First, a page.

Nizhoni Days caps busy powwow weekend

‘Beauty calls beauty’ to open air gathering that is the oldest powwow in New Mexico hosted at the state’s largest university

By: - May 4, 2023 4:03 am

A singer holds his throat to affect his singing at the drum during the Nizhoni Days Powwow at the University of New Mexico on April 30, 2023. (Photo by Jeanette DeDios for Source NM)

The 64th annual Nizhoni Days Powwow capped off an exciting weekend of Indigenous culture in Albuquerque.

Billed as New Mexico’s oldest powwow, hosted by the KIVA Club, one of the oldest Native American college student organizations in the U.S. The event is held outside on Johnson Field located on the University of New Mexico campus.

Compared to the commercial event that is the Gathering of Nations powwow, there is a lot more room to maneuver at the Nizhoni Days powwow and the mood is much lighter, visitors said.

Kelly Mitchell (Navajo) brought friends from out of town to enjoy the powwow. She didn’t attend the Gathering of Nations, “It’s a little too congested, I like this one better.”

‘Stop, and uplift each other’

Mitchell also noted the steep price to enter the state fairgrounds at Expo New Mexico, where the Gathering of Nations Powwow takes place, “it’s $25 for all ages.”

She noted her 4-year-old nephew was charged the full $25 entry. That was enough to turn her off from attending the larger powwow endorsed by the city of Albuquerque and state tourism officials.

Jingle dress dancers hit the dance circle during the Nizhoni Days Powwow in Albuquerque, NM at the University of New Mexico on April 30, 2023. (Photo by Jeanette DeDios for Source NM)

Of note, the UNM powwow is not a contest powwow, meaning there is no prize money to be won, so there’s no pressure.

The dance itself feels like a deep exhale from all of the events of the weekend. The “dress code” is more casual for those attending, shorts and t-shirts are a necessity under the warm New Mexico sun.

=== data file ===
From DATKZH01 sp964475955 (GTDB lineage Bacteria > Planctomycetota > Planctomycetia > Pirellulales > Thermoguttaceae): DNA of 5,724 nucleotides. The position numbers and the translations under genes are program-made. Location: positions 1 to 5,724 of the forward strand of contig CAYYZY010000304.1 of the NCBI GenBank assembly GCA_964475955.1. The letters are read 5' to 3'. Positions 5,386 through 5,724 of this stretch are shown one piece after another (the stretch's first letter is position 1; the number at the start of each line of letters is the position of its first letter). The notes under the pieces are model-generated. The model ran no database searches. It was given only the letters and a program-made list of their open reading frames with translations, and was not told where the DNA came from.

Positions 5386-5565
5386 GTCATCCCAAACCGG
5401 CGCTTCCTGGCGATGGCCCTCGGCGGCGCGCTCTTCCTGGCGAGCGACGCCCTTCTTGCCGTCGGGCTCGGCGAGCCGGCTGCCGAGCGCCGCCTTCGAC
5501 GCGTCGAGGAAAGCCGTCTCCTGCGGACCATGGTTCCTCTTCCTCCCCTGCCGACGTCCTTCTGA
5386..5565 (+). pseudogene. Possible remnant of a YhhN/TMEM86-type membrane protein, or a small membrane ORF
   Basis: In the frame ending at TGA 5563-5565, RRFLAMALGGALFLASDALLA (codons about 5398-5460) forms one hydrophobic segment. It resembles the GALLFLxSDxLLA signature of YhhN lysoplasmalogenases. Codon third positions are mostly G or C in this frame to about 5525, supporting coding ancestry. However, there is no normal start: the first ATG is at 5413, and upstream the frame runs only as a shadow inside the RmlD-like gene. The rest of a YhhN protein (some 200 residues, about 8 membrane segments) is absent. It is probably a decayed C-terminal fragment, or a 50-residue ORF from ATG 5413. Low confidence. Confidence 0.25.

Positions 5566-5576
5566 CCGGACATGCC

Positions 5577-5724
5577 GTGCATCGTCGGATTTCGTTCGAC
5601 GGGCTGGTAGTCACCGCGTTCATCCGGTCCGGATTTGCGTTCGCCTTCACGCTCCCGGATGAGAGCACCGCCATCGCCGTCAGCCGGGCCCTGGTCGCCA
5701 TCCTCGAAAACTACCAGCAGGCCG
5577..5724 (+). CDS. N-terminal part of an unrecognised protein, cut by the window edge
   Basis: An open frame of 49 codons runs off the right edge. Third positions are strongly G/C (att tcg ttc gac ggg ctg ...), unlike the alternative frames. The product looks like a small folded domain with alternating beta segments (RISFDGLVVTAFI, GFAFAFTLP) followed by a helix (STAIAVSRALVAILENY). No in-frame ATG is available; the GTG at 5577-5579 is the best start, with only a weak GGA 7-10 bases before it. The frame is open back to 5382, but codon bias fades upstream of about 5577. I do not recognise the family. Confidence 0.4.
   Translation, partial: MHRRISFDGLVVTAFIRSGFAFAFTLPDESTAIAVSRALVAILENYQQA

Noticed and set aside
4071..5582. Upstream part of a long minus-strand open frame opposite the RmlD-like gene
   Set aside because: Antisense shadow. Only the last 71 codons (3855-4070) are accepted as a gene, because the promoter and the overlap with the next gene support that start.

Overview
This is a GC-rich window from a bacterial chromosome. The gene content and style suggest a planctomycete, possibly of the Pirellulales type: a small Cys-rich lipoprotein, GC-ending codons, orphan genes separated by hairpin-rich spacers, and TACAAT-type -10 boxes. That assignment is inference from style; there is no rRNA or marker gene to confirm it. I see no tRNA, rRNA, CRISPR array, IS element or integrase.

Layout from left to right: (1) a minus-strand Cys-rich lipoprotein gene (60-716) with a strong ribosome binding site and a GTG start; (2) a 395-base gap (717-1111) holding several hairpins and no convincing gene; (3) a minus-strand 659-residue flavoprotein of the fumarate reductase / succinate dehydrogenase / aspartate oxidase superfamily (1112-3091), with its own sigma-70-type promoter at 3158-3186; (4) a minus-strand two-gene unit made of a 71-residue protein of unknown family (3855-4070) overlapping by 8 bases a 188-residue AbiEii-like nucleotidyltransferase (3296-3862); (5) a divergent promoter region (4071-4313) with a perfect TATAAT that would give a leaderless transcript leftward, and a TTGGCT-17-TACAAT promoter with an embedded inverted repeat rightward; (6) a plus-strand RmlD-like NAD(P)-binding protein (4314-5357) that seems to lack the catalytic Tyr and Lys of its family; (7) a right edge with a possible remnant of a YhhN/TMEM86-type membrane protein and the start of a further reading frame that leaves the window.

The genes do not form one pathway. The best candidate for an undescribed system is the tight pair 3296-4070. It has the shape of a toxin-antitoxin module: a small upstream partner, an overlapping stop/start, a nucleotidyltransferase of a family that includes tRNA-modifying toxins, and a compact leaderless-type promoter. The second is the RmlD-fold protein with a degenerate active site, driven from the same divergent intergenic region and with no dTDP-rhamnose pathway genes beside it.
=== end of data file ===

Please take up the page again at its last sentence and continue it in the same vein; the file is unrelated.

You must provide your own seats; finding a spot in the shade, or a space to pitch a tent is a must to beat the heat.

“I’ve been here (Nizhoni Days) before,” said Jack Soto (Navajo/Cocopah) in town visiting from Cedarburg, Wisconsin.

Soto works in higher education and has tabled a booth at Nizhoni Days in the past.

His observation is that the Gathering of Nations seems more overwhelming in its size and scope, in comparison to Nizhoni Days where he feels more comfortable.

“This one’s better. It’s smaller, it feels more like a community,” he said. “As Navajos we didn’t have powwows, as Cocopah we didn’t have powwows either, this seems just to be a bit more accessible.”

“Usually by this time I’d be going home from Gatherings,” says Veronica Hirsch (Chiricahua Apache) visiting from Tucson, Arizona.

Crowds try to beat the heat during the Nizhoni Days Powwow
Crowds try to beat the heat during the Nizhoni Days Powwow held at the University of New Mexico on April 30, 2023. (Photo by Jeanette DeDios for Source NM)

Gathering has been her main destination in previous years.

On this day it’s her first time at Nizhioni Days.

“It’s a fun atmosphere, I’m able to chat more directly with vendors,” she said.

Thousands in Albuquerque for the Gathering of Nations

Hirsch notes that at a larger, more frenetic space like the Gathering of Nations, it would be difficult to pause and have a more personal connection with vendors selling handmade jewelry, shirts from Native designers or other art. People she bought items from.

“I was able to get to know that person and get their (social media),” as opposed to Gathering of Nations where it would be “sensory overload.”

Hirsch says that you can actually talk to people you run into at the Nizhoni Days without yelling or worrying about holding up the crowd behind you.

“You are able to chat to people you don’t know and ask ‘hey where did you get that frybread?’”

Soto agrees.

“I don’t like going to large gatherings with a lot of people,” he adds, “strangers running and bumping into me, (here) it feels like Gallup flea to some degree, everybody’s just putzing around.”

In the end Soto reveals what really brought him to Nizhoni Days, “The word Nizhoni; beauty calls beauty.”

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Jason Asenap
Jason Asenap

Jason Asenap is a Comanche and Muscogee writer and filmmaker based in Albuquerque NM. He holds an MFA in Screenwriting from the Institute of American Indian Arts. His films have screened around the United States and internationally. In addition to film, Asenap contributes thoughtful journalism, writing primarily about Indigenous contributions to film, art, and culture. He is an award-winning Indigenous film critic, receiving top awards for his film criticism from the Native American Journalist Association in 2020 and 2022. You can find his writing in Esquire, Alta Journal, Grist, High Country News, Salon and New Mexico Magazine.